Keeping your pets warm this winter
Although winter can be a fun time for some pets, with crips frosty mornings and lots of snuggling indoors close to a fire or radiator, for some breeds it can be tough - and sometimes problems aren't always easy to spot. So this week we've compiled a list highlighting some wintery hazards to avoid, along with some top tips to help you to keep your cat or dog warm, happy and safe during the winter months.
Winter survival tips for cats
Whilst most cats prefer to stay snuggled up indoors during the winter months, they will still need to venture outside and if you cat is the outdoorsy type then it is important to make sure they can get back indoors again or they that have a warm safe place where they can go for a while if they get locked out.
If it snows heavily, your cat flap may become blocked, so check it regularly to make sure that there is a clear path to the flap and that your cat can get in and out easily. Pet cats can get frostbite or hypothermia if they are shut out for too long but they will generally look for somewhere warm to go if they can't get back in.
If your cat does get shut outdoors they may go somewhere they shouldn’t to keep warm such as a neighbour's shed or even curled up on a car engine so it is important to make sure they are safe and that they don’t get trapped somewhere with no food or water. Also make sure that they are microchipped so that they can be traced back to you easily if they do get lost.
Winter survival tips for dogs
Don’t leave your dog outside unattended if it is cold and make sure they don’t get shut outside in the cold if you let them out into your garden for a pee. Like cats, dogs can easily develop frostbite or hypothermia if they are exposed to the cold for a prolonged period of time.
Of course if you have a husky or a malamute then it's not so much of a worry, but some short-coated breeds are more susceptible to the cold. For example Chihuahuas, Dobermans and Greyhounds can get very cold, very quickly so consider investing in a coat for walks and make sure you keep an eye on them to see if they are shaking or appear cold. Try not to hang about on walks and keep moving if possible.
If your dog starts lifting up their paws, whining or stopping, their feet may be too cold so be sure to watch for any signs of this and plan your walks so you are not walking through frozen puddles or deep snow if your dog is unlikely to be unable to cope with extreme temperatures.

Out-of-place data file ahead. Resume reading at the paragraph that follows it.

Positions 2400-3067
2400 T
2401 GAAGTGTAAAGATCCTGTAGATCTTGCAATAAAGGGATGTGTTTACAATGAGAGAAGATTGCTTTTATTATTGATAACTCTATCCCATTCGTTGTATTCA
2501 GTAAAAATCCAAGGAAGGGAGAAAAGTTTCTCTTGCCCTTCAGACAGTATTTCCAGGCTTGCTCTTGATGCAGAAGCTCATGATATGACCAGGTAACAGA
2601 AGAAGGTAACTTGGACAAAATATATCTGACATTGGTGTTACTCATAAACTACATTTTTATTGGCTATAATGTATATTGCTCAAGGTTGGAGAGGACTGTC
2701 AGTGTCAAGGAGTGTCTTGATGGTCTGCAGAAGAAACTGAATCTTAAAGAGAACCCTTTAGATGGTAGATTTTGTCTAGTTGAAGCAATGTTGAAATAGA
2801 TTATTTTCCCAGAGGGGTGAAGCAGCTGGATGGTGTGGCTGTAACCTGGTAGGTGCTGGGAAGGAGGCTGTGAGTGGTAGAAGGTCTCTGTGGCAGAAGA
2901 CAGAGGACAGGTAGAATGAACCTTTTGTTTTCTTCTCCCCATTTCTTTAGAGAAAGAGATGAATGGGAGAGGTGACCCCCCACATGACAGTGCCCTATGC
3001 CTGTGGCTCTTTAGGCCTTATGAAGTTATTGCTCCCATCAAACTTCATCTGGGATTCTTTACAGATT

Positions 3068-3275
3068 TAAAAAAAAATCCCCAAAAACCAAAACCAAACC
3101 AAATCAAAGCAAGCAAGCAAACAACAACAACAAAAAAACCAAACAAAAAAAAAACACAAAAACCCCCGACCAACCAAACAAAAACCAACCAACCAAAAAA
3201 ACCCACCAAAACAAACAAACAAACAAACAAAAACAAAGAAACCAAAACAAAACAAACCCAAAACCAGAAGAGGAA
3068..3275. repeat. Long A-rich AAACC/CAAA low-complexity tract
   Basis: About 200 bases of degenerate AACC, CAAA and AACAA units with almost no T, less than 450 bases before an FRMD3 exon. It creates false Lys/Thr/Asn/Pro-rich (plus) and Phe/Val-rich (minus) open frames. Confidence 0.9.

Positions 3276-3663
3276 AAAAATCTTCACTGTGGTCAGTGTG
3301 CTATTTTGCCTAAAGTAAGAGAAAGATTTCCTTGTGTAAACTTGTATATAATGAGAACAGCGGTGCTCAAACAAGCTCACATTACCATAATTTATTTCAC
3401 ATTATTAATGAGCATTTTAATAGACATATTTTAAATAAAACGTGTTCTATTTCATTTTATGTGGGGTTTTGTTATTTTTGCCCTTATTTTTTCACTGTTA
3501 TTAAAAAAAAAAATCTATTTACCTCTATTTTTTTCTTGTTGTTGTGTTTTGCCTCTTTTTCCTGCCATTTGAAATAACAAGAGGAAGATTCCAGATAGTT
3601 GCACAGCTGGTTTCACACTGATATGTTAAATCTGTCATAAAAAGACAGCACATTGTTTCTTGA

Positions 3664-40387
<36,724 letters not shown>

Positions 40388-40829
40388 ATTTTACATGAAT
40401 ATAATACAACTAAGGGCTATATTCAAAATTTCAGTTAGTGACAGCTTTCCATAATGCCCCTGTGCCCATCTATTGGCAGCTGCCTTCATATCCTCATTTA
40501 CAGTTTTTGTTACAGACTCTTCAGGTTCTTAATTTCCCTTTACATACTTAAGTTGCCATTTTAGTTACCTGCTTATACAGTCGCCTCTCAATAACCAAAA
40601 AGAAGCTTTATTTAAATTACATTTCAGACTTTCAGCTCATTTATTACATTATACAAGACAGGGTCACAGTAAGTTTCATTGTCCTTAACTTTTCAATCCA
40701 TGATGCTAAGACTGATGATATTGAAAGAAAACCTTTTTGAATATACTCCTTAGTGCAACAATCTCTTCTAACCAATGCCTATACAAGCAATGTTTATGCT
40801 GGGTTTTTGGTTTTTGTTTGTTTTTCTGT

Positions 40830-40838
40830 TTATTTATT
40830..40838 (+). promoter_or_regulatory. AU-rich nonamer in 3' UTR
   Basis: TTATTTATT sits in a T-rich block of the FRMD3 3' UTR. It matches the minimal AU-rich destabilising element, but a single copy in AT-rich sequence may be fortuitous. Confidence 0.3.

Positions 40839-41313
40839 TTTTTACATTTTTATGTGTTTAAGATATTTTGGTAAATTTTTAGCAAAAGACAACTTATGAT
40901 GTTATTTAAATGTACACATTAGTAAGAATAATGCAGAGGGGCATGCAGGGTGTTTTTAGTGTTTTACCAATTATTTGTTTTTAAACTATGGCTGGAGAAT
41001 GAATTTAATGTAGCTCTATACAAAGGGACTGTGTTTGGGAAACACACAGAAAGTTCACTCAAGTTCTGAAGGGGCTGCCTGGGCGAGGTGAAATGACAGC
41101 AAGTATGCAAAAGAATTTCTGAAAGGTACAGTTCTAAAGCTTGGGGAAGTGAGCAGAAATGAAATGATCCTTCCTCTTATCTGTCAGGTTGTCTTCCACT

If you have a shaggier breed, you may find that they form ‘ice balls’ in the fur around their paw pads. These can build up between their toes on walks and become really painful. Try trimming the hair around your dogs pads and toes to prevent any build up. You may also find if the pavements or roads have been gritted that the salt can really irritate their pads too, so make sure you rinse their paws after your walk if you have been walling over grit and salt.
Frozen lakes and ponds may look pretty but don’t be tempted to walk on them with your dog – make sure you keep them on a lead near frozen water and if they do run onto a frozen lake, don’t be tempted to go after them, stay calm and call them back with a toy or a treat. Sometimes just running in the opposite direction is enough to get your dog to return to you.
Although cold weather can be hazardous, this doesn’t mean you should stop going out with your dog completely. They need to go out every day even if it’s raining heavily, you just need to make sure that both of you are dressed for the occasion. If you find that your walks are a little shorter during the winter, and your dog is less active, then cut back on their food or they may start to gain weight.
Luckily the evenings have started to get brighter again now, but it is important to be safe and seen on your walks so wear bright reflective clothing on dull days and dark evenings and mornings. You can also get high vis accessories, coats and lights for your dog too.
What are your top tips for keeping you pets safe in winter? We’d love to hear about them. Let us know in the comments section below.